The Deal Breaker


Photo Credit: Jewish Press

The Talmud (Sanhedrin 108a) quotes R’ Yochanan: Come and see how detrimental robbery is. The people of the Generation of the Flood violated all of the Noahide Laws, but their punishment was not sealed until they stole, as the Torah says (Bereishis 6:13), “For the earth is filled with robbery through them, and I will destroy them with the earth.”

The Talmud also cites Yechezkel 7:11, which states that robbery rose up like a staff of evil; it was conspicuous among all their sins.


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The Zera Shimshon (Rabbi Shimshon Chaim b. Rabbi Nachman Michal Nachmani, a renowned rabbi of four large communities in 18th-century Italy) points out that Rashi writes that the world was going to be destroyed because of rampant immorality. So why does the Talmud say robbery sealed the decree?

The Zera Shimshon answers this question by citing a passage in the Talmud (Berachos 32a) that quotes Devarim 1:1, which lists the places where Moshe spoke to Bnei Yisrael. Among them is Di Zahav. Since there is no such place, it is taken to be an allusion to an event. The words literally mean “enough gold.” In pleading with Hashem for atonement for the Jews after the Sin of the Golden Calf, Moshe Rabbeinu argued that they sinned because of the overabundance of gold and silver that G-d had bestowed upon them. (They received so much that they found themselves saying, “Enough gold!”)

The Talmud states that Hashem accepted Moshe’s argument, as per Hoshe’a 2:10: “I lavished gold and silver upon them and they used it for the Ba’al.”

Our Sages tell us that the people of the Generation of the Flood were so rich that they even had a small sample of Olam Haba, and they were therefore more susceptible to pursuing immorality. In fact, even the angels who were sent down among them from Heaven succumbed to sin.

Hashem knew that the people would contend that they sinned because of their riches, but it was this very excuse that sealed their fate. If they had so much wealth, and didn’t lack for anything, why did they steal?

Obviously, they didn’t steal out of an overwhelming desire for something they didn’t have. Rather, they stole for the sole purpose of rebelling against Hashem. That’s why the “decree was sealed because of robbery.” Certainly one of their major sins was immorality. But what sealed their fate was stealing, which constituted a rebellion against Hashem.

A merchant from Lomza met with R’ Eliyahu Chaim Meisels, the rav of Lodz and related that he had come to do business in Lodz and had spent the night at one of the local inns. In the morning, he had returned his room key to the innkeeper and left to the train station to head home.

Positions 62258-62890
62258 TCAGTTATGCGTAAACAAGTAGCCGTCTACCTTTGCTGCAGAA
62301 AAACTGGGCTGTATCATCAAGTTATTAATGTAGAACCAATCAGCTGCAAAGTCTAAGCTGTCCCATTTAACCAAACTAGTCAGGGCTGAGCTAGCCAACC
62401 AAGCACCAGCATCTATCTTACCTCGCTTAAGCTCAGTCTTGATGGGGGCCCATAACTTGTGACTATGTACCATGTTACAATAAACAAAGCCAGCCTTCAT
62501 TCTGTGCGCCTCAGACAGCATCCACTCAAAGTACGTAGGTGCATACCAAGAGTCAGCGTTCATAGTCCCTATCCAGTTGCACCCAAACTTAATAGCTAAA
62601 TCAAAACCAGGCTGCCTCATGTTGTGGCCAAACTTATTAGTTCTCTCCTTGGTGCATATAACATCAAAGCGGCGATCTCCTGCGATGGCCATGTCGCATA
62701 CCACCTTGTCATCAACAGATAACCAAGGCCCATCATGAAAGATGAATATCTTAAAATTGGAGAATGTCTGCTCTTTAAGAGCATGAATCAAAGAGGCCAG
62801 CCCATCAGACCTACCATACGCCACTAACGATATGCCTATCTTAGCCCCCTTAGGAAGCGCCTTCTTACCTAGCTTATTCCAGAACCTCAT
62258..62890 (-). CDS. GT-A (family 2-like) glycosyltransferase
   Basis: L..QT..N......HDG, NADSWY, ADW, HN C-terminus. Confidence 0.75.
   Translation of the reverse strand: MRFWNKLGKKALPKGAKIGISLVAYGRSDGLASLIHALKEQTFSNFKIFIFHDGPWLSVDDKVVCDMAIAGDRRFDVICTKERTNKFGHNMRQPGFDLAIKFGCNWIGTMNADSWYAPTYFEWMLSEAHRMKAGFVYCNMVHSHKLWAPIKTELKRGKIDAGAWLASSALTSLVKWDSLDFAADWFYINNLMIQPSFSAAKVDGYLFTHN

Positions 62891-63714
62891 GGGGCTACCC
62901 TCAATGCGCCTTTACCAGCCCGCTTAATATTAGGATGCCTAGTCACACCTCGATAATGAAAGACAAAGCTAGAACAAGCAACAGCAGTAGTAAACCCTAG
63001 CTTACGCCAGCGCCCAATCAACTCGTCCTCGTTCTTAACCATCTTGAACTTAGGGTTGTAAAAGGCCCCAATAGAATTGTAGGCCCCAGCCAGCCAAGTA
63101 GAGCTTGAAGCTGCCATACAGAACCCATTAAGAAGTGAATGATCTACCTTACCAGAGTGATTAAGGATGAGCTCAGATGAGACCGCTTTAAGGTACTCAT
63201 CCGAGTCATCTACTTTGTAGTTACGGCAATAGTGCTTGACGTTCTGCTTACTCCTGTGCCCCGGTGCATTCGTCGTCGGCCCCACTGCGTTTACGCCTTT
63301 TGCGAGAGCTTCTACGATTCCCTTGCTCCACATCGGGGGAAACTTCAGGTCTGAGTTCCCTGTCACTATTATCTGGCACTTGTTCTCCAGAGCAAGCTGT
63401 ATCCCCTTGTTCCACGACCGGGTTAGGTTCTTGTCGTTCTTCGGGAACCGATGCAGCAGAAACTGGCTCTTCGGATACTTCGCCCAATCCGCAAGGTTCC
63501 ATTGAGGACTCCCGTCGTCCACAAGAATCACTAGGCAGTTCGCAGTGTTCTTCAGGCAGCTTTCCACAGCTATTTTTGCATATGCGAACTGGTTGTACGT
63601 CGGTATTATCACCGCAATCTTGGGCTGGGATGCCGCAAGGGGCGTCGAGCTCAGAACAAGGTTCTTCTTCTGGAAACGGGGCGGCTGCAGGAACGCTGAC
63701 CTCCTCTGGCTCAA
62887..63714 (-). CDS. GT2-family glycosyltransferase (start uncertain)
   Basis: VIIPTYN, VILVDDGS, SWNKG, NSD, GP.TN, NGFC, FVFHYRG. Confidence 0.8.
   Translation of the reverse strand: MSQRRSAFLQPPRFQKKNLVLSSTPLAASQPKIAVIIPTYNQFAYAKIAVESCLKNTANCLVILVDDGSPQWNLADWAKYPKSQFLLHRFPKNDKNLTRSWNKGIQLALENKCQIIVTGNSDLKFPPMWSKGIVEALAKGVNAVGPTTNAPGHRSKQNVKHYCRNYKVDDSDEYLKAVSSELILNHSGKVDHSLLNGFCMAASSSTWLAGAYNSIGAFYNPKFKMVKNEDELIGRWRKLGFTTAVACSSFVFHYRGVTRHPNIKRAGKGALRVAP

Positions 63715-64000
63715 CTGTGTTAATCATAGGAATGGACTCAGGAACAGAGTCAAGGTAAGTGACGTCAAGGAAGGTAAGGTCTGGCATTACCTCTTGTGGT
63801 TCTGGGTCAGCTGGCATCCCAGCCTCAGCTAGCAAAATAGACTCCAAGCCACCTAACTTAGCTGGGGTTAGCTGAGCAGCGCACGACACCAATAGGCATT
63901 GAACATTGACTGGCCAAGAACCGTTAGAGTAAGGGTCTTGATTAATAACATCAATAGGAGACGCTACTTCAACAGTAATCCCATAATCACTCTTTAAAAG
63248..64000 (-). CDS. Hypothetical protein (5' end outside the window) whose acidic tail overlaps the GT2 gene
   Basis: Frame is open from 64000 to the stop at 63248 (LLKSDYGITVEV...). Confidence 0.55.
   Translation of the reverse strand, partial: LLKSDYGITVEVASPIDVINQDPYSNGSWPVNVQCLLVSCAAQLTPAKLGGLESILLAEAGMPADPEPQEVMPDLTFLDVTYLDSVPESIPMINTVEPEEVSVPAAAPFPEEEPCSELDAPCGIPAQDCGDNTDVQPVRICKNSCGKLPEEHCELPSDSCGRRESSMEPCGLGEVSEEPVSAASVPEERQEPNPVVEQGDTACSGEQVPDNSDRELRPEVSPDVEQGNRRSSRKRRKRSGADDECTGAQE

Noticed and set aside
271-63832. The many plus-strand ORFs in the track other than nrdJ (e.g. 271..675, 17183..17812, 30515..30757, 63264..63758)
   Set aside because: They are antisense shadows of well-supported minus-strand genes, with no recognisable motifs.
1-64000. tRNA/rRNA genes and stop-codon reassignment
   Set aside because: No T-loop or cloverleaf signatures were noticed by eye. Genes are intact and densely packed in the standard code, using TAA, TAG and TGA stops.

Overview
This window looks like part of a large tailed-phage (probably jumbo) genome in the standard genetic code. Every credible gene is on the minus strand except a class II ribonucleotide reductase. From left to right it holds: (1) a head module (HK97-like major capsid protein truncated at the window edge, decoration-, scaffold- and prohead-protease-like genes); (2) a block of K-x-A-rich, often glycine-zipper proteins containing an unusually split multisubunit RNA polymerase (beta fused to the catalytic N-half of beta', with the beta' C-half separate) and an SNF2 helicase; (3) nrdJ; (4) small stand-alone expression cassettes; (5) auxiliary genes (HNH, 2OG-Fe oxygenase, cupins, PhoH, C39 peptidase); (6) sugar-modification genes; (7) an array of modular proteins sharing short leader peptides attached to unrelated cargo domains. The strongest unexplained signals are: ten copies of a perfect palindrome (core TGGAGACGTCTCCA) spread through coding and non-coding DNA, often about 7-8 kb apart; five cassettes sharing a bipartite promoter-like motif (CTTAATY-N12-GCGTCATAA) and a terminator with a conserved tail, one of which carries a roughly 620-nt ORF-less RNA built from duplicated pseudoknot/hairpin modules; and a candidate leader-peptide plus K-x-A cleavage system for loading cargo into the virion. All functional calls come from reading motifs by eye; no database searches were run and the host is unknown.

However, when he reached for his wallet to pay for the ticket, he found that it was missing. He recalled that he had placed his wallet under his pillow, along with his gold watch, when he went to sleep the night before and had forgotten them there. He quickly ran back to the inn, and the innkeeper assured him that no one had been in his room yet. All the same, when he opened the door, he had the feeling that someone had been there. He searched the entire room but could not find his wallet or watch.

“I told the innkeeper that I suspected someone had stolen my wallet and watch,” said the merchant, “but he became very angry and claimed there were no thieves in his inn and no one had ever lost even a shoelace.

“Please, honored rabbi, what can I do?”

Rav Meisels was well acquainted with the innkeeper from previous encounters with him, and was well aware that honesty and integrity were not his strong points. Rav Meisels sent his attendant to summon the innkeeper, and the two parties presented their case. At one point, the innkeeper took out a silver snuffbox from his coat. The rav reached for the box and took it, then suddenly excused himself from the meeting.

Outside the room, Rav Meisels instructed his attendant to go to the inn and ask the innkeeper’s wife for the watch and wallet he had left behind in the morning. He advised the attendant to show her the innkeeper’s silver snuffbox in his hand. After some time, the attendant returned with the merchant’s wallet and watch and gave them to the rav along with the snuffbox.

The rav returned to the meeting, inhaled some of the snuff, and returned the box to the innkeeper. He chatted with him for a while and then sent him on his way.

Rav Meisels then turned to the merchant who had remained behind and asked him for identifying features that would prove that the gold watch and wallet were, indeed, his. The merchant easily described his belongings and rejoiced upon their return. The rav was happy as well because he wanted to make sure theft would not be tolerated in his city.


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